The city of Los Angeles evokes images of glamorous movie stars, expensive boutiques carrying the latest fashions on Rodeo Drive, expensive cars on the freeway, the fascinating art of film making in Hollywood and the golden California sun. Los Angeles is a melting pot of cultures, business, entertainment and history and has something to offer everyone.
The City of Angels is one of the most well known cities in the United States. It is one of the wealthiest cities in the world as well as one of the most powerful and influential cities on the planet. After all, Los Angeles is a major center of business and trade, as well as the “Entertainment Capital of the World,” as it is the home base of Hollywood. The city is well known for the various motion picture, television and stage productions, as well as music recording studios and video games. Los Angeles is also fondly called La-La Land and Angeltown.
Los Angeles or LA is also one of the most populated cities in the country, with close to four million residents. This makes it the second most populous city in the US, second only to New York City. At the same time, it is the most populated city in the state of California. In the world, Los Angeles ranks as the 48th most populated city. The city’s population translates to a population density of 8,092.3 people per square mile, or 3,124.5 individuals per square kilometer.
The city of Los Angeles sits on an area measuring 502.7 square miles or more than 1,302 square kilometers. Just over 6% of the area is covered with water, since Los Angeles sits on a valley. The city lies at 233 feet or 71 meters above sea level and spread over hills, plains and even enjoys a coastline. Los Angeles is a combination of hills and flat land, with the highest point being Mount Lukens, which rises to a height of 1,547 meters. The city is drained by the Los Angeles River, which was redesigned and lined with concrete for the purpose of turning it into a channel for flood control.
Native plants abound in Los Angeles. There are plenty of matilija poppy, Coast Live Oak, California poppy, Giant Wildrye and toyon. The Los Angeles sunflower, also a native plant is now considered rare and endangered. Non-indigenous plants are also thriving in Los Angeles, and the city has groves of Canary Island Palms, California Fan Palms and Mexican Fan Palms. Although not a native to Los Angeles, the Coral Tree is the city’s official tree while the Bird of Paradise is its official flower.
Los Angeles is in the path of the Pacific Ring of Fire, thus it is prone to earthquakes. With the numerous faults created by the geologic instability of the city, Los Angeles is subjected to about 10,000 earthquakes a year. The city is the location of the San Andreas Fault, one of the major faults in the US.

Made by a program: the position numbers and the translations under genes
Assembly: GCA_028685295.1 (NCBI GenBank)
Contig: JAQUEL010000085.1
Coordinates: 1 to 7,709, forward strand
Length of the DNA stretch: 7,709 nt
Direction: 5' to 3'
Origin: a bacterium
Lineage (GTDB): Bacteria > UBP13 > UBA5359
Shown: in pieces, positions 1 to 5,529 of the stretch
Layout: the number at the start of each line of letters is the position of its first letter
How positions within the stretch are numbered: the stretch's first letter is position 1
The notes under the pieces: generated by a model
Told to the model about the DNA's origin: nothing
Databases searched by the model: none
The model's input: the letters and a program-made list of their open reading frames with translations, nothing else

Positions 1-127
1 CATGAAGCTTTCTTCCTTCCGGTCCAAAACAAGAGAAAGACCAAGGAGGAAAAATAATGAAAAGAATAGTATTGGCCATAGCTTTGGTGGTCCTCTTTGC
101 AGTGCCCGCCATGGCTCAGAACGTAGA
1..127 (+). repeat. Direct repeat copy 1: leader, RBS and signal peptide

Los Angeles is accessible by land, air or sea. The city is linked by a network of freeways and highways that link the city to other parts of the country. Interstate 5 goes all the way to Tijuana, Mexico on one end, and the Canadian Border on the other. The Los Angeles Airport (LAX) is the main airport of the city and is one of the most important and busiest in the world. Smaller airports of the city are the LA/Ontario International Airport; the Bob Hope Airport in Burbank, the Long Beach Airport, the John Wayne Airport in Orange County and the Van Nuys Airport. The Los Angeles Harbor and Worldport LA, now known as The Port of Los Angeles: America’s Port is located in San Pedro Bay and is one of the busiest port complexes in the world. Passengers taking cruise ships bound for other parts of the world first board here. There is also a passenger service that ferries people from San Pedro to Santa Catalina Island.
“Your Spanish Translation can help you or your business become acclimated to the diverse community of Los Angeles. We can provide you professionally-trained Spanish interpreters and have all documents translated accurately into Spanish or any language you want by our professional Spanish translators. Click here for more information.”
There are more than 80 districts and neighborhoods in Los Angeles. Greater Los Angeles is divided into downtown Los Angeles, where the central business district of the city is located; East LA and Northeast LA, which are populated by the Hispanic population; South Los Angeles; Greater Hollywood; the Harbor Area; Wilshire; the Crescenta and San Fernando Valleys and the Westside.
Some of the most expensive and well-known neighborhoods in the United States are found in Los Angeles. These include Venice, Baldwin Hills, Hollywood, Silver Lake, Koreatown, and the premiere neighborhoods of Bel Air, Hollywood Hills, Benedict Canyon, Pacific Palisades, Hancock Park, Brentwood, and Century City. At the same time, you’ll find enclaves such as Chinatown, Filipinotown, Little Armenia, Little Ethiopia, Little Tokyo, Tehrangeles (Westwood/Little Persia), Thai Town and Koreatown.
Los Angeles is a city made up of many different races, most of which were not born in the United States. Based on the census figures of 2010, nearly half of its residents are of Hispanic or Latino origin. There are also large communities of Whites, Blacks and Asians as well as smaller communities made up of American Indians, Alaska Natives, Pacific Islanders and Native Hawaiians. People whose origins are from various European and Middle Eastern countries are also part of the diverse cultural makeup of Los Angeles.